Society and norms – Literacy and Education

Viewpoints

This video shows American forces building new schools in the Paktīkā Province.

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Afghanistan has conventional day schools found primarily in urban areas. The madrasahs, however, have been the predominant educational institution in the nation. A madrasah is simply a place of study. The madrasah concept is, and has long been, the basic form of education for most Afghans, particularly in rural areas. The madrasah will often be a boarding school combining the teachings of Islam with other subjects. There are literally tens of thousands of madrasahs in Afghanistan and neighboring Pakistan. Most do not teach extremist interpretations of Islam.  Many scholars and Afghan intellectuals have been educated via the madrasah system.

Girls School in Afghanistan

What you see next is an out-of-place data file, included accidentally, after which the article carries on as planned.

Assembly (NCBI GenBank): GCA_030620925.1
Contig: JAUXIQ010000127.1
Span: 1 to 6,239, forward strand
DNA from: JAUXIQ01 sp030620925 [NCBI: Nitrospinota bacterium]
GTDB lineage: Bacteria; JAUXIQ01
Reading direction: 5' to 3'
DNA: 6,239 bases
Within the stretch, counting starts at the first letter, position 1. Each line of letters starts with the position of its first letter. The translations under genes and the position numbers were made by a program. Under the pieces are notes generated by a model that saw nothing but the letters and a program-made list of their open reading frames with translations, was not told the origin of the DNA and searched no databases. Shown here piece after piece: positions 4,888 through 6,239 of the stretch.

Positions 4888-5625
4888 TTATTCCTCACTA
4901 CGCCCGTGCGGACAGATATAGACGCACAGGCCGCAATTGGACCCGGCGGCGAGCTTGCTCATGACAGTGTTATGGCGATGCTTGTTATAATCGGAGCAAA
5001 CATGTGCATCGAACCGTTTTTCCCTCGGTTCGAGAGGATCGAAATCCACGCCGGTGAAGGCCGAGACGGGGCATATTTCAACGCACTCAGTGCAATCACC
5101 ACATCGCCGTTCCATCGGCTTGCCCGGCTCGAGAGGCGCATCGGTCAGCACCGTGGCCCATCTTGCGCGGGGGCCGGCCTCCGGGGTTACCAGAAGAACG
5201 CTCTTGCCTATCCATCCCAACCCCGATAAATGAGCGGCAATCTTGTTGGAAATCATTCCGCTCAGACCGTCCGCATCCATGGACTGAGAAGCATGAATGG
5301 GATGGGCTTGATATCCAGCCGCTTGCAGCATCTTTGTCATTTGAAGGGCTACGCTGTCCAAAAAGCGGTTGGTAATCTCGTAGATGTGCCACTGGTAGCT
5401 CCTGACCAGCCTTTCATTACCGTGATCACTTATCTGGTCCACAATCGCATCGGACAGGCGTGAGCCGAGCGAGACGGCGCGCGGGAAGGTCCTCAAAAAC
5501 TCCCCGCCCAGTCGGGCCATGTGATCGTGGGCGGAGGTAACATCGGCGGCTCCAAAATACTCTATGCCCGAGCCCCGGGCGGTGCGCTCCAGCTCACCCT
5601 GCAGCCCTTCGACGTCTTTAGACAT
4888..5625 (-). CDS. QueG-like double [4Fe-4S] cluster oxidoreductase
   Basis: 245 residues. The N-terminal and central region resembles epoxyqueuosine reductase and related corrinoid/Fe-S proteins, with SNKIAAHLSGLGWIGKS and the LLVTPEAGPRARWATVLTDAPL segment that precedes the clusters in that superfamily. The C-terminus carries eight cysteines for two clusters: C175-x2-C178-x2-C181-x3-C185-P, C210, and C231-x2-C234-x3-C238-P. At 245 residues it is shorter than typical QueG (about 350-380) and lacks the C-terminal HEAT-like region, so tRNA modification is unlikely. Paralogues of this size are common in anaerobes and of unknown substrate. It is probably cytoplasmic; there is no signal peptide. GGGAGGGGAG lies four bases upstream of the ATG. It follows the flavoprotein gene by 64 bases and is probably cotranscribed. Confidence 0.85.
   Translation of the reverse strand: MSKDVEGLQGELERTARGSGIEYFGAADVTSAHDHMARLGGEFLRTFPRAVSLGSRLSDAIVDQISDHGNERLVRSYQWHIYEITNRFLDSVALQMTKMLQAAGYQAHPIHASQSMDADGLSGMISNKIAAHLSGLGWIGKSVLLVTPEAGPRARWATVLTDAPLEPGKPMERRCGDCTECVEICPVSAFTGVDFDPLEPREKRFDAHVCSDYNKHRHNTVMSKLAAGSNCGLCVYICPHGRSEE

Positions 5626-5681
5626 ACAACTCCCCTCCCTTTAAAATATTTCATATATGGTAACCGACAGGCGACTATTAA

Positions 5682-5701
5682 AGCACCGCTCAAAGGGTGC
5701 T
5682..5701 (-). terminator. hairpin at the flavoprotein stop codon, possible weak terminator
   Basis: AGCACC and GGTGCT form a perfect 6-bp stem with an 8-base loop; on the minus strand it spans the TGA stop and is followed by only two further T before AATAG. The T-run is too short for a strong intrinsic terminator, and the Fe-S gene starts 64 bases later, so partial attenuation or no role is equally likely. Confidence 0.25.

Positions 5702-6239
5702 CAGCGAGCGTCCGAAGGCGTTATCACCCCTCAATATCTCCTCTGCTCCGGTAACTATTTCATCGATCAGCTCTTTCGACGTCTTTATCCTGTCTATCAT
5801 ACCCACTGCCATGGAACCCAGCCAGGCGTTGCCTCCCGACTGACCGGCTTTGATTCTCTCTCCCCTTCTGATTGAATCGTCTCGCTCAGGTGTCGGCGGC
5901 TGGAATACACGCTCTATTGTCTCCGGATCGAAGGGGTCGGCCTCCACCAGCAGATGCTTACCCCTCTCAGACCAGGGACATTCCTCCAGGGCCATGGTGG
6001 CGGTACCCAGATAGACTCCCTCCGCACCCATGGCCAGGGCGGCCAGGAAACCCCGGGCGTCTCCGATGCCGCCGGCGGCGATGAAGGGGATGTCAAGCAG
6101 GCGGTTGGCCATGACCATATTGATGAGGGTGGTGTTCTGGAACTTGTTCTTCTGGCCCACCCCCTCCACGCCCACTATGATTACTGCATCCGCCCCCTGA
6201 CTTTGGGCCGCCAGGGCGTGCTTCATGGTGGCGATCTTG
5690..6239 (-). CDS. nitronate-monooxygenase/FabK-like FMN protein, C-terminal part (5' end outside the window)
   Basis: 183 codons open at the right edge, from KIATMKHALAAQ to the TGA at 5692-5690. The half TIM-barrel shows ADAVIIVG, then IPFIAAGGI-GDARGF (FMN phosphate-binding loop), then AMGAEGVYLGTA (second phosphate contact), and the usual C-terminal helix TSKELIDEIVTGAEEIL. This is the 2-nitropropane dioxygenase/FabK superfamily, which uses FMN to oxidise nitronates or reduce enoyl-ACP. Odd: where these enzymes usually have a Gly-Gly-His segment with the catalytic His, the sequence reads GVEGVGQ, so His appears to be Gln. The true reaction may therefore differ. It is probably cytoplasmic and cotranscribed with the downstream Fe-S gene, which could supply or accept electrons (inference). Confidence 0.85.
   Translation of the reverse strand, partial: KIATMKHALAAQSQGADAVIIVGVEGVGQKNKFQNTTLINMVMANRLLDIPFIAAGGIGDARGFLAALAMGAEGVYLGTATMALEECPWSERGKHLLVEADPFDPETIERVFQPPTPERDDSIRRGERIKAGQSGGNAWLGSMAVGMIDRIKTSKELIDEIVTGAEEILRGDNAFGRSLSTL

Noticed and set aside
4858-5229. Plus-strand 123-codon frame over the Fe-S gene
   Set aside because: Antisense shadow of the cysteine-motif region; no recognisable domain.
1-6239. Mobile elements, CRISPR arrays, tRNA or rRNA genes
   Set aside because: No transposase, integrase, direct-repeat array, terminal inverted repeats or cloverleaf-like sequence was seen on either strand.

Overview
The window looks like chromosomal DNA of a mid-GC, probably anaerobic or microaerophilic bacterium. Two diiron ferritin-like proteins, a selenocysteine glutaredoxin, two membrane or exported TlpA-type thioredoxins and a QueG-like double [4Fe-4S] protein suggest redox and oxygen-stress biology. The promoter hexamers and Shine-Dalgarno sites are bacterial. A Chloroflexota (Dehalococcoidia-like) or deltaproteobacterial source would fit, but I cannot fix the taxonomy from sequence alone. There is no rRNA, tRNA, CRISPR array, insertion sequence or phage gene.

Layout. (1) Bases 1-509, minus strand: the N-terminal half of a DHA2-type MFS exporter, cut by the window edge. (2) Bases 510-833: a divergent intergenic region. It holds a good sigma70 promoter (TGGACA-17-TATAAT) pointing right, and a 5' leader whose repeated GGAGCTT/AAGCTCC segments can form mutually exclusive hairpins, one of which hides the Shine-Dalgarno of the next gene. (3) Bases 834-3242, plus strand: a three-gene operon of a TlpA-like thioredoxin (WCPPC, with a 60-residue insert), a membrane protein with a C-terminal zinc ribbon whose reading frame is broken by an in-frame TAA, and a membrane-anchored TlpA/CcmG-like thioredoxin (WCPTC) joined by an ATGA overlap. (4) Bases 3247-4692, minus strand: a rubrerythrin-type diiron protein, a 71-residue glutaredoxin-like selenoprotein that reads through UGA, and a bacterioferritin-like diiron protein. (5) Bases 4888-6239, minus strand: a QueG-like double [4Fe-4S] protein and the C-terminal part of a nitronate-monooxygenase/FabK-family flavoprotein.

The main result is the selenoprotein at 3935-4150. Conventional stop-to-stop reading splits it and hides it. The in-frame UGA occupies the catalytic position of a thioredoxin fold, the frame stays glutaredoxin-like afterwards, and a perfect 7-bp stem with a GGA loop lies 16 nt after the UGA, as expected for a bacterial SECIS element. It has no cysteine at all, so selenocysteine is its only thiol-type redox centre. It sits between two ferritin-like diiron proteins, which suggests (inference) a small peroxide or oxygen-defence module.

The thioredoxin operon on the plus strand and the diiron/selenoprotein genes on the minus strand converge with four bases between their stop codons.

Like most infrastructure in Afghanistan, years of war and strife have taken a heavy toll on the country’s education system. Many scholars and educators were killed or fled the country during the many years of war. The Afghan government, working in conjunction with international aid agencies, is reopening schools for both males and females. However, attendance at public schools remains below 10 percent and most Afghans are illiterate. It is estimated that only 43 percent of males and 13 percent of females are literate.[6]

 

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